Five Reasons Why You Should Keep Your Package Dependencies Cycle Free

If you are so unlucky to work with me in a project, you will suffer from the rule that all package dependencies must be cycle free. I will not only require this, but I will also create a unit test ensuring it using Degraph. Here are the reasons why I think a cycle free package structure is beneficial for a project.

  1. Helpful abstractions: If you implement stuff without thinking to much about dependencies you end up with cyclic dependencies almost for sure. In order to break those cycles you often have to introduce new abstractions in the form of interfaces. These interfaces often turnout to create a cleaner abstraction of what is going on in the application than the direct dependency that was there before.

    For example consider two packages Something and Other that depend on each other. As it is described, there is no way to tell why they depend on each other. But in order to break one of the dependencies you might decide to introduce an interface. The name of that interface might include valuable additional information about the relationship of the two. Imagine the interface ends up being named SomethingDeletionListener and located in Somehting and implemented in Other. This already tells you something about the relationship of the two packages, doesn’t it?

  2. Clean Orthogonal Package Structure: Whenever you organize something in a tree like structure you probably want an orthogonal structure in that tree. This means on all subbranches of a branch are elements of single categorization. A good example is Customer, Order, Wishlist a different, also good example is UserInterface, Persistence, Domain. These kinds of structures gives a clear indication where a class belongs. If you mix the two approaches you end up with something like Customer, Order, Persistence. In such a structure it is not at all clear where classes for the persistence of customers belong. The result is a mess, which typically results in cycles in the dependencies, since a question like should Customer depend on Persistence or the other way around doesn’t even make sense.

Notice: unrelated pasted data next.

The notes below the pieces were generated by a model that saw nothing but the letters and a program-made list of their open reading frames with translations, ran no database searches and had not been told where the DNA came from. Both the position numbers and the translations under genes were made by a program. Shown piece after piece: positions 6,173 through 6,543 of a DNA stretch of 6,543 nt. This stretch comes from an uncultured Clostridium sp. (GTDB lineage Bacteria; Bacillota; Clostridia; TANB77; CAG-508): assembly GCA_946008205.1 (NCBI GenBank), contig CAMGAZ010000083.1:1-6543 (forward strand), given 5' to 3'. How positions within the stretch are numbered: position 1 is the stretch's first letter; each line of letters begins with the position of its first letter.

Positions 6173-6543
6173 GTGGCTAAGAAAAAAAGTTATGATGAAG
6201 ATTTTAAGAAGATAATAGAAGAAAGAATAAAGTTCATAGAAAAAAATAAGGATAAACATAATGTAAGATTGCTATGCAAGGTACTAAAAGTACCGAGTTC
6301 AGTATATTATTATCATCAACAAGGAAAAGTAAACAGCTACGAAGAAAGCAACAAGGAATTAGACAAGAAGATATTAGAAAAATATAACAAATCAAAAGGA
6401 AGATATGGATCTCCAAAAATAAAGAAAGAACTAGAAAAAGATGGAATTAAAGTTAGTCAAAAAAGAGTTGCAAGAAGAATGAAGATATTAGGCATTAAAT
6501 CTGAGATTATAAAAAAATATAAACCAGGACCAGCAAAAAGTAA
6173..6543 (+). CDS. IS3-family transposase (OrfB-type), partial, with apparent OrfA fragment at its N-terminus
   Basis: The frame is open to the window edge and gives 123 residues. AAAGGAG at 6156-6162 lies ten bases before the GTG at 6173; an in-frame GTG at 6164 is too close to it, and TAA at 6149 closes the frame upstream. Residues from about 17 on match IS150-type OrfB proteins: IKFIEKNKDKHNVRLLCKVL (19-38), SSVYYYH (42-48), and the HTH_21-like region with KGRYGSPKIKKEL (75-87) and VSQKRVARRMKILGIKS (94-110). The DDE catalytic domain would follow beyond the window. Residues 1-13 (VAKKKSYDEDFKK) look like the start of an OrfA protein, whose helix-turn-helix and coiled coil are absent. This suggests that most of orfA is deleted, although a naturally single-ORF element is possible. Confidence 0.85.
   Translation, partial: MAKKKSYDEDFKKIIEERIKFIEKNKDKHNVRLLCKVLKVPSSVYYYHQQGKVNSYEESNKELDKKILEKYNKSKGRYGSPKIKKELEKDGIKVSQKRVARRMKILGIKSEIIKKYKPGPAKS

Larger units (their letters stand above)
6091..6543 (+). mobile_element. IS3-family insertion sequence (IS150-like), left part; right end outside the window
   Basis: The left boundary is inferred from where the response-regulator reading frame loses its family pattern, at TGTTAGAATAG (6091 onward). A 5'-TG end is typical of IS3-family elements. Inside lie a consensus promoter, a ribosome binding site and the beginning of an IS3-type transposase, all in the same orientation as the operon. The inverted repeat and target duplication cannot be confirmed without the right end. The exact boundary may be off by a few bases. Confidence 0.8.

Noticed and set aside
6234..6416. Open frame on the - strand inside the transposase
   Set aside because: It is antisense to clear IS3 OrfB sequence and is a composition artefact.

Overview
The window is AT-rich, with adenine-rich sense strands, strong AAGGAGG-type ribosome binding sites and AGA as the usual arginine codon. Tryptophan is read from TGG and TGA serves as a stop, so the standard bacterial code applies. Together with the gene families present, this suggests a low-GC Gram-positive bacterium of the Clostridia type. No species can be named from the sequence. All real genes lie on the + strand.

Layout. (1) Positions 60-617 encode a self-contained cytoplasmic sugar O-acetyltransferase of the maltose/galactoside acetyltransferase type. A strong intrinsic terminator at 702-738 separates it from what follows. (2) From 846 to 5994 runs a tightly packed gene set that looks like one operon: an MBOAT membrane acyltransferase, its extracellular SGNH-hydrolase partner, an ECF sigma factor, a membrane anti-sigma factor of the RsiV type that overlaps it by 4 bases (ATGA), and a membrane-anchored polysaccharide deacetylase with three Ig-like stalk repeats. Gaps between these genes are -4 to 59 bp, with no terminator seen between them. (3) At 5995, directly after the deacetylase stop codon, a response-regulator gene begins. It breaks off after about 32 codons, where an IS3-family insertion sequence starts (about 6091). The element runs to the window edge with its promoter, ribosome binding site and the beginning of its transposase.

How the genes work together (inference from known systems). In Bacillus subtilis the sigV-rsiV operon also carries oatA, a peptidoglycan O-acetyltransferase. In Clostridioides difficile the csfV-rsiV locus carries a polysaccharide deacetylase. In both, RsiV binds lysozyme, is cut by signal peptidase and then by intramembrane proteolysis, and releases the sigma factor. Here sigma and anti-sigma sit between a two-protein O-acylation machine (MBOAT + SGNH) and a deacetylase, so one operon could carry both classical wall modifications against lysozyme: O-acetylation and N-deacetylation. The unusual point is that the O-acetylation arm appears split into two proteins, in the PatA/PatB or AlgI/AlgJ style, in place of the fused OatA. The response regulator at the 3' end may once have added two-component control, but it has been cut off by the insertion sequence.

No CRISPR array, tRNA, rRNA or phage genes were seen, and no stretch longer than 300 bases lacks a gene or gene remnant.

3. Enables reuse: Ever tried to reuse a package or even just a single class from a project that doesn’t care about dependencies? I tried. In 9 out of 10 cases I had two choices: Either take the complete project (not really an option), or do some heavy refactoring of the class before it even compiles without all the other stuff in the project. On the other hand in projects where package dependencies form a nice directed acyclic graph, it is perfectly clear what has to go with the class. Also the stuff people are interested in reusing is typically close to the leaves of the graph and can be extracted on it’s own or with very few dependencies.
  4. Enables partial rewrites: Sometimes an idea once considered great turns out to be a really bad one. Sometimes it is so bad, you want to redo it. Acyclic dependencies limit the amount of code affected by the change. With cyclic dependencies often the complete application is at least in danger of being affected.
  5. Independent deployment: On the other hand, sometimes ideas actually turn out to be great. Maybe so great that they get used so heavily, that you need to scale it up and deploy it on three additional servers on its own, to handle the heavy load. Good luck in splitting your application in two or more parts that can be deployed separately when you have tangles between the packages. With a cycle free structure, the places where you can cut should be rather obvious.


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